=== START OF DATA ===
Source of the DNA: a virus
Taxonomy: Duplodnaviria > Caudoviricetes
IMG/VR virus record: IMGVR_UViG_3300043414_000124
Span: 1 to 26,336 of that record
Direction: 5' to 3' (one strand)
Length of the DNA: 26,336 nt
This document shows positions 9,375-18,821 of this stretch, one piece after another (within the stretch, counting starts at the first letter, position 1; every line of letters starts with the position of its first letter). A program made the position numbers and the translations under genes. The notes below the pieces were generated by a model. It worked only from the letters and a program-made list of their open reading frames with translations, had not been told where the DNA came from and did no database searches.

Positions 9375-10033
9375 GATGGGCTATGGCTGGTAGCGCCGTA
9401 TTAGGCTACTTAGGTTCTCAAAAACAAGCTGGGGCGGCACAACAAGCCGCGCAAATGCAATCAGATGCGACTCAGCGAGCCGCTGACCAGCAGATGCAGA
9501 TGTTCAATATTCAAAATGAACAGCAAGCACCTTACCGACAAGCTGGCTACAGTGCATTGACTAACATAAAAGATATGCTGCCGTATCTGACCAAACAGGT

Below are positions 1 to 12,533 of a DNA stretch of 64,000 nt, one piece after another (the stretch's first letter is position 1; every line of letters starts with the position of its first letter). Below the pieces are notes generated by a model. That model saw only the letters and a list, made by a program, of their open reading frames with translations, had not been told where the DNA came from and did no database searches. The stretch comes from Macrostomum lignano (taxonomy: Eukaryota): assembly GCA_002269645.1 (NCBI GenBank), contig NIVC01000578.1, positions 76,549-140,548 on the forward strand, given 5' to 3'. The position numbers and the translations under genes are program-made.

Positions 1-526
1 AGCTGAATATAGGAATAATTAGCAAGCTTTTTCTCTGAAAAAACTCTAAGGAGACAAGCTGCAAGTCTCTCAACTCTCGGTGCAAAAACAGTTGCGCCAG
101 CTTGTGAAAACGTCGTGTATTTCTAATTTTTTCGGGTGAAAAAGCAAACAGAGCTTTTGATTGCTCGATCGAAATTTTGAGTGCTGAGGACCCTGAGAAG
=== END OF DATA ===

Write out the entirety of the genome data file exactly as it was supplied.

Source of the DNA: a virus
Taxonomy: Duplodnaviria > Caudoviricetes
IMG/VR virus record: IMGVR_UViG_3300043414_000124
Span: 1 to 26,336 of that record
Direction: 5' to 3' (one strand)
Length of the DNA: 26,336 nt
This document shows positions 9,375-18,821 of this stretch, one piece after another (within the stretch, counting starts at the first letter, position 1; every line of letters starts with the position of its first letter). A program made the position numbers and the translations under genes. The notes below the pieces were generated by a model. It worked only from the letters and a program-made list of their open reading frames with translations, had not been told where the DNA came from and did no database searches.

Positions 9375-10033
9375 GATGGGCTATGGCTGGTAGCGCCGTA
9401 TTAGGCTACTTAGGTTCTCAAAAACAAGCTGGGGCGGCACAACAAGCCGCGCAAATGCAATCAGATGCGACTCAGCGAGCCGCTGACCAGCAGATGCAGA
9501 TGTTCAATATTCAAAATGAACAGCAAGCACCTTACCGACAAGCTGGCTACAGTGCATTGACTAACATAAAAGATATGCTGCCGTATCTGACCAAACAGGT

Below are positions 1 to 12,533 of a DNA stretch of 64,000 nt, one piece after another (the stretch's first letter is position 1; every line of letters starts with the position of its first letter). Below the pieces are notes generated by a model. That model saw only the letters and a list, made by a program, of their open reading frames with translations, had not been told where the DNA came from and did no database searches. The stretch comes from Macrostomum lignano (taxonomy: Eukaryota): assembly GCA_002269645.1 (NCBI GenBank), contig NIVC01000578.1, positions 76,549-140,548 on the forward strand, given 5' to 3'. The position numbers and the translations under genes are program-made.

Positions 1-526
1 AGCTGAATATAGGAATAATTAGCAAGCTTTTTCTCTGAAAAAACTCTAAGGAGACAAGCTGCAAGTCTCTCAACTCTCGGTGCAAAAACAGTTGCGCCAG
101 CTTGTGAAAACGTCGTGTATTTCTAATTTTTTCGGGTGAAAAAGCAAACAGAGCTTTTGATTGCTCGATCGAAATTTTGAGTGCTGAGGACCCTGAGAAG